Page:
METALLICA, DOWN, THE SWORD, EnergySolutions Arena, Monday

Utah headbangers got kicked in the teeth Monday night when Metallica returned to Salt Lake City.

The band, nearing its 30th anniversary, cranked out crowd-pleasing numbers that spanned its career. And while the upper portions of the EnergySolutions Arena's sound was muddy, the visually stunning stage show in the round kept the sold-out audience captivated.

Opening with the speed blast of "That Was Just Your Life," which was highlighted by laser lights, the band — guitarist/lead singer James Hetfield, drummer Lars Ulrich, lead guitarist Kirk Hammett and bassist Robert Trujillo — took the stage by force.

With microphones set up all over the stage, Hetfield roamed and strutted to other Metallica staples, "Creeping Death," "Wherever I May Roam" and "One."

Flashpots and shooting-flame pyrotechnics added to the drama as coffin-shaped stage light supports seesawed, dipped and rose throughout the night.

New face-melting compositions included the "The End of the Line," "Broken, Beat & "Scarred" and "Cyanide" from the band's platinum-selling CD "Death Magnetic."

Metallica is one of the few older bands whose fans thrive on new material. That was evident when the band cranked out another new song, "The Day That Never Comes."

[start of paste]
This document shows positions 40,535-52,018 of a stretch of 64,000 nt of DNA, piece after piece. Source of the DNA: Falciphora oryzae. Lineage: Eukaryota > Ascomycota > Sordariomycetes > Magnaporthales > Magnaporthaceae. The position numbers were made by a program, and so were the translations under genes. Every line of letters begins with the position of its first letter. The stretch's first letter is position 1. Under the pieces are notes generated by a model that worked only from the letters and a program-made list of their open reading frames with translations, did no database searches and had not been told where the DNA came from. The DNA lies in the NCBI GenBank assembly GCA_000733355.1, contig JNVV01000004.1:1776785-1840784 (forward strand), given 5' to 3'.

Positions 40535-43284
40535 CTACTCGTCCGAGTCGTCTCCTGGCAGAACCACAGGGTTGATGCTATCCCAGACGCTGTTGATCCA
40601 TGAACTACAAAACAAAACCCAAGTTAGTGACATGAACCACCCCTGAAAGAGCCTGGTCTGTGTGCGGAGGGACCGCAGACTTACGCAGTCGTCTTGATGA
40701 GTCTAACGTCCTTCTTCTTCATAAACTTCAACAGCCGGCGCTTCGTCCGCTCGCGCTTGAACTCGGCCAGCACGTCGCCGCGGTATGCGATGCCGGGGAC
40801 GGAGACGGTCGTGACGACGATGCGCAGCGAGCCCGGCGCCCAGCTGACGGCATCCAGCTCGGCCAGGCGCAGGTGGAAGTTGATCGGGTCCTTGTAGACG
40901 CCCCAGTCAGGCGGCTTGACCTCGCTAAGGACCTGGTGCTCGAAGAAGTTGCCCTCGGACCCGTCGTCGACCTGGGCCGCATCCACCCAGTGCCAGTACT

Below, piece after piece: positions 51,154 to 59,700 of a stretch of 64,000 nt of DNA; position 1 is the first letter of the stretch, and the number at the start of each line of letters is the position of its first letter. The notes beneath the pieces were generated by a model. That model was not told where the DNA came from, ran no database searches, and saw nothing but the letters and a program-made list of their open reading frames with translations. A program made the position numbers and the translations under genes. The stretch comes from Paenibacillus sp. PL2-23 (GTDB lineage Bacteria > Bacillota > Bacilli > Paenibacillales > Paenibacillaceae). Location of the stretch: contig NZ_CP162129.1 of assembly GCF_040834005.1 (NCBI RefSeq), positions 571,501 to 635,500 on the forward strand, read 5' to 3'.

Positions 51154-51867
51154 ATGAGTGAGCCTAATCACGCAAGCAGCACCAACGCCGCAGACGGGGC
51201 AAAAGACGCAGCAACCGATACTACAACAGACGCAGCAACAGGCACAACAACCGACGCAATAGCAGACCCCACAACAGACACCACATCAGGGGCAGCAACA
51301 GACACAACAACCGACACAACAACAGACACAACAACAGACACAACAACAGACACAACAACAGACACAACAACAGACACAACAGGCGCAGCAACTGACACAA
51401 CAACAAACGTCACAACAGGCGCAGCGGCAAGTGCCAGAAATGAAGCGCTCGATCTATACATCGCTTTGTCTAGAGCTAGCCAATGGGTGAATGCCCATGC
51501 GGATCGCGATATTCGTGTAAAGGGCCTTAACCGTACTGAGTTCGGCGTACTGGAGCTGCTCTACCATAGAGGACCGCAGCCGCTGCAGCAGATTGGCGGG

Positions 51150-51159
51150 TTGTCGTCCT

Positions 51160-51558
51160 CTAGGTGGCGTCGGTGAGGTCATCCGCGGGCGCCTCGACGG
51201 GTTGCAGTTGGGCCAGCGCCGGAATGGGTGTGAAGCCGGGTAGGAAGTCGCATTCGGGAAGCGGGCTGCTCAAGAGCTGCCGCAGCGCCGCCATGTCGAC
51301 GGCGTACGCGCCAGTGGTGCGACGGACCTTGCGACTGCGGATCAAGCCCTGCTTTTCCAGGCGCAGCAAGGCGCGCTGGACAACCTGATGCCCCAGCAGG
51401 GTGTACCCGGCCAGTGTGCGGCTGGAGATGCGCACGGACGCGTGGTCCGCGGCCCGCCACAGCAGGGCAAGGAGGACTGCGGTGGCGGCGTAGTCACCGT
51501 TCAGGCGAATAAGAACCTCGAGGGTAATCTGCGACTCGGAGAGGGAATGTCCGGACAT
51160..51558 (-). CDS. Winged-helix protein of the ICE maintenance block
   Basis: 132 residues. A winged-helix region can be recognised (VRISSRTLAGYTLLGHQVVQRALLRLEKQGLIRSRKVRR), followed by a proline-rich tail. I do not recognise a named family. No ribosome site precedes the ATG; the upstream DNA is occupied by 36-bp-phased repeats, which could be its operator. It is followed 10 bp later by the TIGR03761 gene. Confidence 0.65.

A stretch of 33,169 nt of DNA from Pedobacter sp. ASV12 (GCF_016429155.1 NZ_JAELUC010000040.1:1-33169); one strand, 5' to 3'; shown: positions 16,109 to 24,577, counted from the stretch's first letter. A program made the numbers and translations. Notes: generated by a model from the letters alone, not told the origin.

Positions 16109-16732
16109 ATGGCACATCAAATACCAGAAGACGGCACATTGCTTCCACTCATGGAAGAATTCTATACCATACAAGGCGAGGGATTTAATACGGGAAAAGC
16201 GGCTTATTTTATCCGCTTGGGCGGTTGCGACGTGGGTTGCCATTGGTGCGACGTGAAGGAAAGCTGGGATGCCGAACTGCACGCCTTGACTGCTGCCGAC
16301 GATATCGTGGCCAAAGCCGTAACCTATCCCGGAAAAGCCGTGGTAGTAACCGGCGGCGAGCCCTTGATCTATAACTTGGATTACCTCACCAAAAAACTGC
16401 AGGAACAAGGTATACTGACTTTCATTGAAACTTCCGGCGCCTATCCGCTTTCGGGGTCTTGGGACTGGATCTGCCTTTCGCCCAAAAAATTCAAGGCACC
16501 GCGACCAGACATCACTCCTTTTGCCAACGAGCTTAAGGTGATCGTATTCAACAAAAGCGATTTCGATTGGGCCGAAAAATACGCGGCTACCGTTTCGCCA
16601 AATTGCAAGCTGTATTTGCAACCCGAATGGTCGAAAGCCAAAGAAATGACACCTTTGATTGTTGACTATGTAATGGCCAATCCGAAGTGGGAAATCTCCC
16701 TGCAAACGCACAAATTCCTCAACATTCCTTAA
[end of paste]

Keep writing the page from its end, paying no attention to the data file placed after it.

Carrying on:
Big cheers and sing-a-longs came when Metallica burst out tunes from the epic 1991 disc "Metallica," known to fans as the "Black Album." Those songs included the aforementioned "Wherever I May Roam," "Sad but True," "Enter Sandman" and the ballad "Nothing Else Matters."

Still reaching even further into the past, Metallica stomped through the anti-war anthem "Disposable Heroes," the speed-demon "Battery" and the title track from the CD "Master of Puppets."

During the encore, the Misfits' "Die Die My Darling," the Anti-Nowhere Leagues "So What" and a few riffs from Rainbow's "Man on the Silver Mountain."

"Seek and Destroy" from the first album "Kill 'Em All" brought the audience to its feet and the show to a close.

Opening bands the Sword and Down got the sold-out audience raring to go. While the Sword's sludge epics warmed the audience, it was Down — featuring Phil Anselmo and Rex Brown, former Pantera lead singer and bassist, respectively, that really got the adrenaline flowing in time for Metallica.